Nocturnal enuresis - bedwetting and sleep

Nocturnal enuresis (Bed wetting)

What is enuresis?

Enuresis is the medical term for bedwetting. Up to the age of five, bedwetting is a normal occurrence due to the fact that the child may not yet have obtained full bladder control. However, enuresis which persists later in childhood and even into adult hood may require further investigation.

In most cases, bedwetting does not have a medical cause and 90% of cases are caused by psychological or unknown reasons. Nevertheless, enuresis can have a significant mental impact causing a great deal of embarrassment and stress particularly in adults and older children. Whilst bedwetting is generally thought of as a childhood problem, it can occur in people of all ages and both sexes.

Bedwetting in children

It is extremely common for children to wet the bed in the night, and most children will have grown out of bedwetting by around the age of 10. Occasional accidents are very common amongst children of all ages, with enuresis only being considered regular if it occurs on at least two occasions each week.

It is important to stress that wetting the bed poses no threat to a child’s physical health, although it may have an impact on their confidence and self-esteem.

In many cases, bedwetting is the result of a simple delay in achieving full bladder control. Occasionally nocturnal enuresis will persist into the teenage years, most often in boys. It is important not to punish or humiliate a child who wets the bed as this can exacerbate the problem. Reassure the child that this is an extremely common problem and that there is no need for embarrassment.

Interestingly, research has found that bed wetting often runs in families and it is not uncommon for siblings to share the same problem. In many cases, a parent will also have a history of bedwetting in their formative years. Secondary nocturnal enuresis is the term used when a child who has previously been dry for several months suddenly starts to wet the bed.

The most common reason for this is some kind of psychological stress for example bullying or family problems. If your child suddenly begins to wet the bed when they had previously been dry, some gentle questioning may reveal a hitherto undisclosed concern or issue. Paradoxically, secondary nocturnal enuresis can also occur when the child feels under pressure not to wet the bed.

Bedwetting in adults

Bed wetting in adults occurs in around 2 % of the population and mainly affects males. As in children, stress and anxiety can significantly contribute to the problem. Other causes include bladder infections, problems with muscle and nerve control, excess intake of coffee or other diuretics late at night, diabetes, prostate problems, sleep apnoea or medications such as sleeping tablets which may deaden some of the signals that generally wake us when we need to urinate.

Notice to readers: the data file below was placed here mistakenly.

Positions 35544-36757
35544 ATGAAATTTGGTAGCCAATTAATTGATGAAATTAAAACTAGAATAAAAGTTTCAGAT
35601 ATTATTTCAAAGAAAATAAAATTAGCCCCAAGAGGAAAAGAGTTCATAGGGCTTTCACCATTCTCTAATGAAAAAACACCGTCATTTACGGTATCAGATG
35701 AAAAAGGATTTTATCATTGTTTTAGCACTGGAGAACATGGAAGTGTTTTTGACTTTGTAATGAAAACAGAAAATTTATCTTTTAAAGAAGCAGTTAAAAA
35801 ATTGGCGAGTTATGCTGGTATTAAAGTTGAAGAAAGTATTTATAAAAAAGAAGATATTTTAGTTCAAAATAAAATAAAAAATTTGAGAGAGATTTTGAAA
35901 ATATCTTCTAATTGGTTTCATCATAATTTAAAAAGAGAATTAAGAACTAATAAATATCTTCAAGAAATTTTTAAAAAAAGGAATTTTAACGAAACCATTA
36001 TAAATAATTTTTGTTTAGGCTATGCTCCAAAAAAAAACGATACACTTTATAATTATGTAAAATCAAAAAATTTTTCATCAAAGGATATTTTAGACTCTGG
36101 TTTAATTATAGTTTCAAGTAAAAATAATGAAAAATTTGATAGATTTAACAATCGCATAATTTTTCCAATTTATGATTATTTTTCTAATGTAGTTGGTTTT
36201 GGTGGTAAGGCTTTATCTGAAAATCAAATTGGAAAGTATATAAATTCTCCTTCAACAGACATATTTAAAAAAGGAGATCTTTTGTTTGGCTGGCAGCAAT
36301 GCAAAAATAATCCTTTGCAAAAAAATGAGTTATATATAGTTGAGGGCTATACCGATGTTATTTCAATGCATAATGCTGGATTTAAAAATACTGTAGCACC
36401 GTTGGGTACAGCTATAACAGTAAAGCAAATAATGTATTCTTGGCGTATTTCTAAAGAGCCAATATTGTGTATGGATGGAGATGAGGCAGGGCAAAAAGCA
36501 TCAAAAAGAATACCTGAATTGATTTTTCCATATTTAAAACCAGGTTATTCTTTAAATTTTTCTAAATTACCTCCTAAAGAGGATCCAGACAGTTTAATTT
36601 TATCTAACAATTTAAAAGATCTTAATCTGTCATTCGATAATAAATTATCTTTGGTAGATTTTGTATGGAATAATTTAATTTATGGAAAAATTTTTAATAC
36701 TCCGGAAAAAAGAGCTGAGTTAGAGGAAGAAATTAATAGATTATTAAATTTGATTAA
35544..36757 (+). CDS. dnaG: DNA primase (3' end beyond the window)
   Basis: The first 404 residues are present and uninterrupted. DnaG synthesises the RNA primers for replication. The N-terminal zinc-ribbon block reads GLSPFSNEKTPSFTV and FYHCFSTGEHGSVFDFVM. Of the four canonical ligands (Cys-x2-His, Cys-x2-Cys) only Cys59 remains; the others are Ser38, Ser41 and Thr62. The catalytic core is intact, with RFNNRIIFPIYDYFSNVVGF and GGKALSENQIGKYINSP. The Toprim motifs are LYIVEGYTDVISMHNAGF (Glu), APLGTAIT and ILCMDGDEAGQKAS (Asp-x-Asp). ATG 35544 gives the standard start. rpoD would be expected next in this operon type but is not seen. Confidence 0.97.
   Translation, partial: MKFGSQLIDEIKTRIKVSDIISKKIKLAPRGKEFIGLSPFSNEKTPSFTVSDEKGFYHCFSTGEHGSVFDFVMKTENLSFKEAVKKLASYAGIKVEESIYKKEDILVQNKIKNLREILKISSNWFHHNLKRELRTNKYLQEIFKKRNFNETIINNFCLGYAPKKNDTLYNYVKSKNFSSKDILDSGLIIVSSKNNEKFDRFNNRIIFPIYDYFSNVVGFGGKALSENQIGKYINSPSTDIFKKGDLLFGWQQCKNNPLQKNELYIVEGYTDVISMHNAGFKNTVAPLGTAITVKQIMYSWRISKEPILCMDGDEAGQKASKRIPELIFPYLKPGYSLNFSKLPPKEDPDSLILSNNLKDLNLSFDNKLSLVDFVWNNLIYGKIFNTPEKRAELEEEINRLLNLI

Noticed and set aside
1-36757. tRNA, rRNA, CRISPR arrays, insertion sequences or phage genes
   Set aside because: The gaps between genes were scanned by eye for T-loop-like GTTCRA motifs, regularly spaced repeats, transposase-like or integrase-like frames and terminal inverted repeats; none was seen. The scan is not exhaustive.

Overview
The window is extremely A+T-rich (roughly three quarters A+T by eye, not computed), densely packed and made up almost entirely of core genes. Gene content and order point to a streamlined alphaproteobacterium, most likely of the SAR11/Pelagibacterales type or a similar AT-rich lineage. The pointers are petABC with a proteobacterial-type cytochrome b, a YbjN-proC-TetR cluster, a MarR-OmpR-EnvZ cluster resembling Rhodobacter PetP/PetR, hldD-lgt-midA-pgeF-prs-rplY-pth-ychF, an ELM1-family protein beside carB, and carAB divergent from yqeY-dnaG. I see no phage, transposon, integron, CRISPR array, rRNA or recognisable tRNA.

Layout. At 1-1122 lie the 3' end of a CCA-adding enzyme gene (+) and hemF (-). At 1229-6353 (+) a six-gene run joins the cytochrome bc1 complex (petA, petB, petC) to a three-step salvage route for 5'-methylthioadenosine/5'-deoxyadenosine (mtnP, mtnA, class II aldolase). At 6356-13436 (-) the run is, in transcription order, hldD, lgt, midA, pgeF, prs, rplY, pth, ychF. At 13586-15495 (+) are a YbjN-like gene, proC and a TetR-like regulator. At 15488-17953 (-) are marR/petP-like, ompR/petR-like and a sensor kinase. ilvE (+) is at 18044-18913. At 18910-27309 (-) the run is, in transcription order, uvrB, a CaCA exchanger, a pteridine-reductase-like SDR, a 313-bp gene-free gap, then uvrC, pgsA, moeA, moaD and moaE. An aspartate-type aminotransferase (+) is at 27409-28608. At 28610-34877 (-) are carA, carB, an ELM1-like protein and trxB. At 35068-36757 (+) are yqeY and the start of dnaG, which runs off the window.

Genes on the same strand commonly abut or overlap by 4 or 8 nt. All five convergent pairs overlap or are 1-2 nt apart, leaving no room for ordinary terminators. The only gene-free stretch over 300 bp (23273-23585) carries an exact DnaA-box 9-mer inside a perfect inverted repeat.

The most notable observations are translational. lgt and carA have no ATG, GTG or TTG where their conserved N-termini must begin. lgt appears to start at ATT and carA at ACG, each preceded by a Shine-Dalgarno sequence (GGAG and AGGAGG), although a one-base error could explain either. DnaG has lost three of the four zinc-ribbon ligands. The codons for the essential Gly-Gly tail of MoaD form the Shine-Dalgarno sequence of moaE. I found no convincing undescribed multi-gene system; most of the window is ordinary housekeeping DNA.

Excess alcohol can also cause such a sound sleep that the sleeper does not recognise the need to urinate. Occasional bed wetting does not generally signify a problem but when it starts suddenly or occurs regularly, it is best to seek medical advice as it may reveal an underlying medical problem.

One common scenario in adults is a when the sleeper dreams that they are urinating and they wake to find they have urinated in the bed. This type of bedwetting is not generally associated with any medical problem and may be down to a disturbance in REM sleep.

Treatment for enuresis

In children, enuresis is generally short lived and often does not require any special treatment other than reassurance. However, there are options for treating bed wetting should it become a problem. Simple measures such as restricting fluids prior to bed time and ensuring the bladder is fully empty before sleep can be an effective first step. A moisture sensitive bed wetting alarm is effective in up to 75% of patients, sounding a warning buzzer or alarm the moment the user starts to urinate.

In more severe cases medication such as Darifenacin can be prescribed which works by decreasing the acetylcholine receptors which control the desire to urinate. In children, a drug called Desmopressin which reduces the amount of urine produced can be very helpful. Whilst, enuresis can be an embarrassing and distressing condition, there are many effective treatments for it, and your doctor will be able to advise you on the best course of action.

Related

  1. I can’t find anything that’s really helpful it happened literally once! I dreamed I was peeing woke up like instantly I stopped it and started to walk to the bathroom when it started again I thought “woah wtf am I pregnant, cause this was just like when my water broke” but nope I got to the bathroom and released a lot and I mean A LOT of urine… idk if I should be concerned about this or not….

  2. Only time I wets the bed when my ex boyfriend yells at me. It started after 4yrs of our relationship he beats and yells at me. We dated for 13yrs. I finally stop wetting the bed after we broke up. Start dating someone else and a year went by no bed wetting, until I ran into my ex we started sneaking around with each other and once again the fighting and yelling start again and once again I start wetting the bed but this time I almost did it with my current boyfriend but he woke me up in time cause he said I was tossing and turning like I was fighting with someone but I made it to the bathroom in time. I’m starting to believe I don’t need to be messing around with my ex anymore. That wasn’t the first time my boyfriend than woke me up cause of my nightmares he say and he wakes me up before I went myself.

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